When contacted late Friday, Nielson-Green said JPAC hasn't issued any official word on whether the body "is or isn't anyone." She said investigators are confident the remains are those of one of four individuals aboard an AT-7 navigational training plane that disappeared in November 1942. "We have not excluded anyone," she said.

Nielson-Green said circumstantial evidence has been obtained using an alternate light source to make out some letters on a garment found on the body. She emphasized, though, that the analysis of evidence continues and it will likely be several weeks before any official findings are issued.

Munn disappeared along with the rest of his flight crew over the Sierra Nevada in 1942. A pilot and three crew members died when their plane crashed into the icy peak, and their names were etched on a military gravestone even though most of their actual remains were not recovered.

Munn attended St. Clairsville High School for two years before transferring to Martins Ferry High School, graduating in 1936. He was the oldest child in the family. Following graduation, he went to work with an aunt at Fidelity Investment Association on Main Street in Wheeling. He never married.

In 1947, an engine from the plane, clothing, a dog tag and scattered human remains were discovered far off the plane's course and the crew members were given a ceremonial burial.
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Postby Skibum » Sat Nov 05, 2005 1:33 pm

Thanks Eric,

I had not seen this article yet. Shoot, we all thought for sure that it was Munn. I guess it still might be.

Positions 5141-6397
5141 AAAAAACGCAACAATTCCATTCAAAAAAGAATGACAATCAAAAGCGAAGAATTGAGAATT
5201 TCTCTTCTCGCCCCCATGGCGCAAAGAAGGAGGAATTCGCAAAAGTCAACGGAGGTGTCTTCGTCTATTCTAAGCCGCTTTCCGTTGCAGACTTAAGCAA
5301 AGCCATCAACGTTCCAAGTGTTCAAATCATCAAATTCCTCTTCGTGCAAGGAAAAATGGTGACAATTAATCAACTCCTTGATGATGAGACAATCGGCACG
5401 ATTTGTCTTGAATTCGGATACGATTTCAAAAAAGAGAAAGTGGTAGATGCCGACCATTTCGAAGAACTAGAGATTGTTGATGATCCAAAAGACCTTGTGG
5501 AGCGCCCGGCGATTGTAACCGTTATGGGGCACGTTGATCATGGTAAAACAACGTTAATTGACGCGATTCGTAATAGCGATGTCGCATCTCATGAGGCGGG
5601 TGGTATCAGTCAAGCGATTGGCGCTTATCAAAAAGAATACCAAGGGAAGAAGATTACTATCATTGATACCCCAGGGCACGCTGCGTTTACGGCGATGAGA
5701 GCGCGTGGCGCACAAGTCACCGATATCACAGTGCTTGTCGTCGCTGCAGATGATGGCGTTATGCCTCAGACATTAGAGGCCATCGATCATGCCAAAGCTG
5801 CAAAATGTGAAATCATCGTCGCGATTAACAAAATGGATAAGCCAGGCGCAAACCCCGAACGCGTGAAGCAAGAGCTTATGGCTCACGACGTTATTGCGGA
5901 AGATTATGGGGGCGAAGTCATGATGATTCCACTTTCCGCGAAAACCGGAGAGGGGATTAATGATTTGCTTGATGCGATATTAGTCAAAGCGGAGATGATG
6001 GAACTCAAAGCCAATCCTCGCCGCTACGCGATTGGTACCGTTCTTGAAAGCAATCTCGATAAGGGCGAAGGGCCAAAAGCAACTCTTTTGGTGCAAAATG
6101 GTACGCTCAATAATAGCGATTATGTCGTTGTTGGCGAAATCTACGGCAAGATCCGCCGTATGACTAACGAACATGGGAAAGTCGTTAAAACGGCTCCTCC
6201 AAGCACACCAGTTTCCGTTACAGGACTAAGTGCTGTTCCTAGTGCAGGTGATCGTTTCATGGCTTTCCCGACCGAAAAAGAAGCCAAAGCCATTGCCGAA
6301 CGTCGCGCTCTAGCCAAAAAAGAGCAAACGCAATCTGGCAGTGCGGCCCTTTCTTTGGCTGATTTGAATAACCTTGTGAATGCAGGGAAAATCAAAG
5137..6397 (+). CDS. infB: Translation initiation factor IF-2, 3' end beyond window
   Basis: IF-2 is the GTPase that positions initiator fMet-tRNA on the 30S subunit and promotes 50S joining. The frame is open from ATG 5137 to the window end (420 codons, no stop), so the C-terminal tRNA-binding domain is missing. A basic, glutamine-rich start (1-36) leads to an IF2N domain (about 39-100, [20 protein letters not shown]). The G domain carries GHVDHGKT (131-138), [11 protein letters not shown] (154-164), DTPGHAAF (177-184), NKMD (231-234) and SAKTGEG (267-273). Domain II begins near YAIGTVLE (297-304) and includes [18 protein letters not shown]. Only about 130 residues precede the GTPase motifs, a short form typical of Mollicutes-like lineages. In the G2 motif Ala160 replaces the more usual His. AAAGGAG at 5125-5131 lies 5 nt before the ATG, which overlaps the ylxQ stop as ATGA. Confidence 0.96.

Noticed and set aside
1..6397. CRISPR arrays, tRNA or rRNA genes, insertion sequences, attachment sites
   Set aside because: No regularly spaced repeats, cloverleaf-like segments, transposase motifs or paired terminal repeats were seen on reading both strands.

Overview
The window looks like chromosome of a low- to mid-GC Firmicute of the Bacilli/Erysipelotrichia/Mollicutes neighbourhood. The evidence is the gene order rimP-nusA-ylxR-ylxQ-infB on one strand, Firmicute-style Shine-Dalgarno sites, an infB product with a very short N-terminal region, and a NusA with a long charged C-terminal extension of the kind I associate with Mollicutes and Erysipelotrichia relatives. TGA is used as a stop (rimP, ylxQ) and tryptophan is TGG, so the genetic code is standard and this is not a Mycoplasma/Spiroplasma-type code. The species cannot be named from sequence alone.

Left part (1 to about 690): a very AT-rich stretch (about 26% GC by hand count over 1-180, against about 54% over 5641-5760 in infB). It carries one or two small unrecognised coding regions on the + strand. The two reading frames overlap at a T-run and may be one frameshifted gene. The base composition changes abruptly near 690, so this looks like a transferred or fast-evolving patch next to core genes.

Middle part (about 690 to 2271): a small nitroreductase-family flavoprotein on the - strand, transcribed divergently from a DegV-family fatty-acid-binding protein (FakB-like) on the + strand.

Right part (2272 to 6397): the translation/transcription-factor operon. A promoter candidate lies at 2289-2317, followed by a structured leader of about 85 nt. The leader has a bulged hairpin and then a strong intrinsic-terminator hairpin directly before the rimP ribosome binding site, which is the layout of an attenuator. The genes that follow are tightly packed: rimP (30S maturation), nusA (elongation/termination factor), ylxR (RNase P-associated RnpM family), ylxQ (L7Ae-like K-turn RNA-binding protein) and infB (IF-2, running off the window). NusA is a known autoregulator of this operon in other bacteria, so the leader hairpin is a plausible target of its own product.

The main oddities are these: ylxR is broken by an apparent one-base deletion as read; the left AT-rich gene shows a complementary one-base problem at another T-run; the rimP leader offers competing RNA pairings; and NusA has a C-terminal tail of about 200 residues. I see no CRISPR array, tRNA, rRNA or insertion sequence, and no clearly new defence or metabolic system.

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Postby Snow Nymph » Mon Feb 06, 2006 2:23 am

http://www.cnn.com/2006/US/02/03/airman ... topstories


Frozen WWII airman identified
Climbers found body in glacier, near where training craft crashed

From Thelma Gutierrez and Dree De Clamecy
CNN
Saturday, February 4, 2006; Posted: 9:53 p.m. EST (02:53 GMT)


ORANGE PARK, Florida (CNN) -- The U.S. military has identified the body of a World War II airman that climbers found in October at the bottom of a glacier in the Sierra Nevada mountain range.

Family members said they learned this week that the man was 22-year-old Army Air Corps cadet Leo Mustonen, who died in a 1942 plane crash.

Mustonen joined the Army during his senior year in high school in Brainerd, Minnesota, and was in training to become a navigator when he was reported missing on November 18, 1942.

Mustonen was son of Finnish immigrants. He was one of four cadets aboard a training flight that crashed in the Sierra Nevada mountains east of Fresno.

The National Park Service has said it is considering whether to launch a new search in the spring for the remains of the other three men, pilot Lt. Bill Gamber, and navigator trainees Glenn Munn and Melvin Mortensen.

A Defense Department official called the Mustonen family on Wednesday and confirmed that the identity of the body found in October, relatives said. (Watch: A family learns the identity of the airman -- 4:21)